Over the past decade, hedge funds have come to represent an "investment strategy" and not a "fee structure" (2 percent upfront, plus 20 percent of any profits) or even an "asset class," as Steinhardt suggests. With more mutual funds than ever before adopting classic hedge fund strategies such as creating long-short positions or investing in financial derivatives as a source of leverage, the line between "mutual fund" and "hedge fund" is starting to blur. Steinhardt refers to hedge funds as an "asset class" and as an "industry," when, in fact, hedge funds are a "strategy."

During Steinhardt's hedge fund heyday, fewer than 500 funds dominated the industry. Now, there are nearly 10,000 funds with more than $1.5 trillion under management. As a result, hedge fund strategies have infiltrated every corner of the investment industry. Seemingly every day, retail investors are introduced to new opportunities that didn't exist 10 years ago. Heck, these opportunities -- like new "mini-futures" for playing the commodities boom -- didn't even exist 30 days ago. At one time, the average investor needed a minimum of $1 million to play in the high-stakes hedge fund world. Today, it's possible to construct a do-it-yourself hedge fund or buy an off-the-shelf hedge fund for less than $2,000. The hedge fund genie, as they say, is out of the bottle.

Dominic Basulto is the editor of the FORTUNE Business Innovation Insider blog and writes about technology, business, and finance for TCS Daily.

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3 Comments

Mispriced and overheated?
"Over the past ten years, this combination has led to an overheated market, where it has become harder to find mispriced assets."

Does it not follow that if the market is overheated then there should be plenty of opportunities to find "mispriced assets"?

More choices are better for investors.
I wonder why there are people arrogant to know what is good for everybody. I like having the ability to let professionals use higher risk derivitives and other investments to hedge against market downturns. I think that all investors are better off as a result.

The problem is the do-gooders that think the average investor is too stupid to hire a professional hedge fund manager in addition to hiring mutual fund managers.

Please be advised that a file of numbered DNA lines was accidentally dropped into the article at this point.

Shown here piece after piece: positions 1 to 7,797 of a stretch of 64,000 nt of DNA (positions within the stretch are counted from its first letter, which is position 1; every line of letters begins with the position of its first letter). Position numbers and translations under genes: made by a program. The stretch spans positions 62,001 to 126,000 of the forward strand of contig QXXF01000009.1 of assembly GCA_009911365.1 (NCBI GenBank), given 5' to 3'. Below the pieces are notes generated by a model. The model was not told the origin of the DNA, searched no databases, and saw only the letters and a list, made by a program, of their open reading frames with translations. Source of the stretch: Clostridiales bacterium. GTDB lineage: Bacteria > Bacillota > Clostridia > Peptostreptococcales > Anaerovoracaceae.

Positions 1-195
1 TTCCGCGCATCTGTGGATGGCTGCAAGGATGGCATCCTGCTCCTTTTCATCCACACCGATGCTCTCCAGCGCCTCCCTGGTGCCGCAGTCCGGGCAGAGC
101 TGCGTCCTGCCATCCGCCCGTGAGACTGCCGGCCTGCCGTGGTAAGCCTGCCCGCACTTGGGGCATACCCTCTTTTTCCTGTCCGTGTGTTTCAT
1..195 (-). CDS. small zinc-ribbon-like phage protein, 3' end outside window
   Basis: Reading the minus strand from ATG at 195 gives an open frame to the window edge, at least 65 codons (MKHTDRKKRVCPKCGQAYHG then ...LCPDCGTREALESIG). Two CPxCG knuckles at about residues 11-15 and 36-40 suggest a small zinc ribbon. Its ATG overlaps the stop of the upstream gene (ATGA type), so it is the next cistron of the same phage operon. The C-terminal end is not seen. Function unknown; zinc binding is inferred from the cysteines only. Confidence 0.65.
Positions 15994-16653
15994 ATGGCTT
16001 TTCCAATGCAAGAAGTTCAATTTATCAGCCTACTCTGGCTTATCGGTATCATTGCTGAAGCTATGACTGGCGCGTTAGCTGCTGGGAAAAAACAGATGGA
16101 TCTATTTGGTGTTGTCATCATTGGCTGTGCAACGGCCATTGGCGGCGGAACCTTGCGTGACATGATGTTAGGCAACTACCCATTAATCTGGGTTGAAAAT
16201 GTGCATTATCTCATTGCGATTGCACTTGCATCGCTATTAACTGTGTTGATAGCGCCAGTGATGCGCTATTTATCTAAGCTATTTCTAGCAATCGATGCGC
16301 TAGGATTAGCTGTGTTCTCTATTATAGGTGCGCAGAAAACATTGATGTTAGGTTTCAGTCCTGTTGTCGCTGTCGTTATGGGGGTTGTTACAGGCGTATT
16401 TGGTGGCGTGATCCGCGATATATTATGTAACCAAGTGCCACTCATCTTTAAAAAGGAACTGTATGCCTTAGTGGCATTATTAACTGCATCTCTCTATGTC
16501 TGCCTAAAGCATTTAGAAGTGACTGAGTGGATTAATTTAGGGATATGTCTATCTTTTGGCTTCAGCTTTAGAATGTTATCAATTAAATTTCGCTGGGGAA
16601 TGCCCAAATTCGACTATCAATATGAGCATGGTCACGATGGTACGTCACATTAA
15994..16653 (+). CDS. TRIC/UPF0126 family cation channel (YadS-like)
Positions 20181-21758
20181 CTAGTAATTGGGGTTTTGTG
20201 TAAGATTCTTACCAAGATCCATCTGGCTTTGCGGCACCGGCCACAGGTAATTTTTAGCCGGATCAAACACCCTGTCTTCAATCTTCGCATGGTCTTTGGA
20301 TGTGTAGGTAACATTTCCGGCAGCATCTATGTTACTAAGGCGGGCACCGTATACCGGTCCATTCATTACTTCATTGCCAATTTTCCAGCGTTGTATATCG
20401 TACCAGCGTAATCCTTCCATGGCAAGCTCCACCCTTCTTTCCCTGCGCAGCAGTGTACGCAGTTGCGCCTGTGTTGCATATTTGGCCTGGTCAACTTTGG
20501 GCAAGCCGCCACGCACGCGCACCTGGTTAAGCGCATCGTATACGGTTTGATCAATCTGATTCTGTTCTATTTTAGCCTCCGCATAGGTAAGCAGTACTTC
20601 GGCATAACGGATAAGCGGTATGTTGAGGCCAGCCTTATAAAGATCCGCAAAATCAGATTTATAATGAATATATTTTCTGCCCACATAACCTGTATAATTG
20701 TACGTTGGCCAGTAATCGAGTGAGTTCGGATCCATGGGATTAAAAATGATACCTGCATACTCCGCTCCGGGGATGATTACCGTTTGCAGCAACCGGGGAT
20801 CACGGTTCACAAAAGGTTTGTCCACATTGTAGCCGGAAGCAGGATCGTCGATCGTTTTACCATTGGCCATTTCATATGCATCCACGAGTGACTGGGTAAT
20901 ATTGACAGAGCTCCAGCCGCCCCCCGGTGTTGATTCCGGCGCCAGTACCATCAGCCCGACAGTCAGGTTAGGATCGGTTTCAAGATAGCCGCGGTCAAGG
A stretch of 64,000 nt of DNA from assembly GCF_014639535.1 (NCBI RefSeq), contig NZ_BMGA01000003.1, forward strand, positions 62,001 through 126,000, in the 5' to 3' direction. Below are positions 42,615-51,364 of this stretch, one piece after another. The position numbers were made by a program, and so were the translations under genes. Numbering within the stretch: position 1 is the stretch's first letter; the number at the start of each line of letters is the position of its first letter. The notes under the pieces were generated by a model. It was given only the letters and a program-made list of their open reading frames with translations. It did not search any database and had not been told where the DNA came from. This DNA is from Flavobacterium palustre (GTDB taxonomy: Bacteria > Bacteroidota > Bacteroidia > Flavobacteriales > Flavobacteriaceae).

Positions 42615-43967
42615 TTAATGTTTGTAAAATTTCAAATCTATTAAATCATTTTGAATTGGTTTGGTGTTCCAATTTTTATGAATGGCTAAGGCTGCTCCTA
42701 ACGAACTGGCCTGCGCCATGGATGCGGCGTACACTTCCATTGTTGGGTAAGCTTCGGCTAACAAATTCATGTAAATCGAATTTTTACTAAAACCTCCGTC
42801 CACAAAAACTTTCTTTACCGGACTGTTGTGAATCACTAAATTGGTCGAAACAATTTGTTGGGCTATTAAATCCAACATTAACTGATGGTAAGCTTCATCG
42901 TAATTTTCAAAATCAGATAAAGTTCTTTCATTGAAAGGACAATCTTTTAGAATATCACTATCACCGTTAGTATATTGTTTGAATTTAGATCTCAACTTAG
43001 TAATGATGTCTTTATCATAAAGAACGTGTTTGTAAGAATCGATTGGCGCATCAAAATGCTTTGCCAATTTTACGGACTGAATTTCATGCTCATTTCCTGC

As for mutual funds acting like hedge funds. That is to be expected as the market turns downward and managers are trying to protect their assets against a crash in the market. As long as it is spelled out for me in the prospectus hedging is rational.

DIY Hedge fund
I'm an investment advisor and clients ask me about hedge funds frequently now. Prior to a couple of years ago, most of my clients didn't even know what they were. I tell them they are an excellent way for a money manager to get rich.

I use an asset allocation approach to investing. I guess if I was a hedge fund manager, I'd call it macro investing. I'll let you all in on a little secret. You can create a simple asset allocation plan, using index funds, that will produce hedge fund like returns and lower volatility than the stock market. My model portfolio, going back 26 years, has produced an average annual compound return of 14.45% with standard deviation of 11.2%. During that time it has produced but 4 down years, the worst of which was -5.5% in 2002. And the annual cost, if you do it yourself, is about 0.25% using index funds. And you will only need to rebalance every two years. And it only uses 4 assets. I do it for clients at 1%/year.

Hedge funds like the ones that Steihardt and Soros pioneered are not the same as the funds being created today. Those funds produced high returns and high standard deviations. If you wanted the returns you had to deal with the volaltility. The funds being created today are mostly designed to produce steady, low double digit returns with low volatility. And paying 2% plus a % of profits to get that is crazy.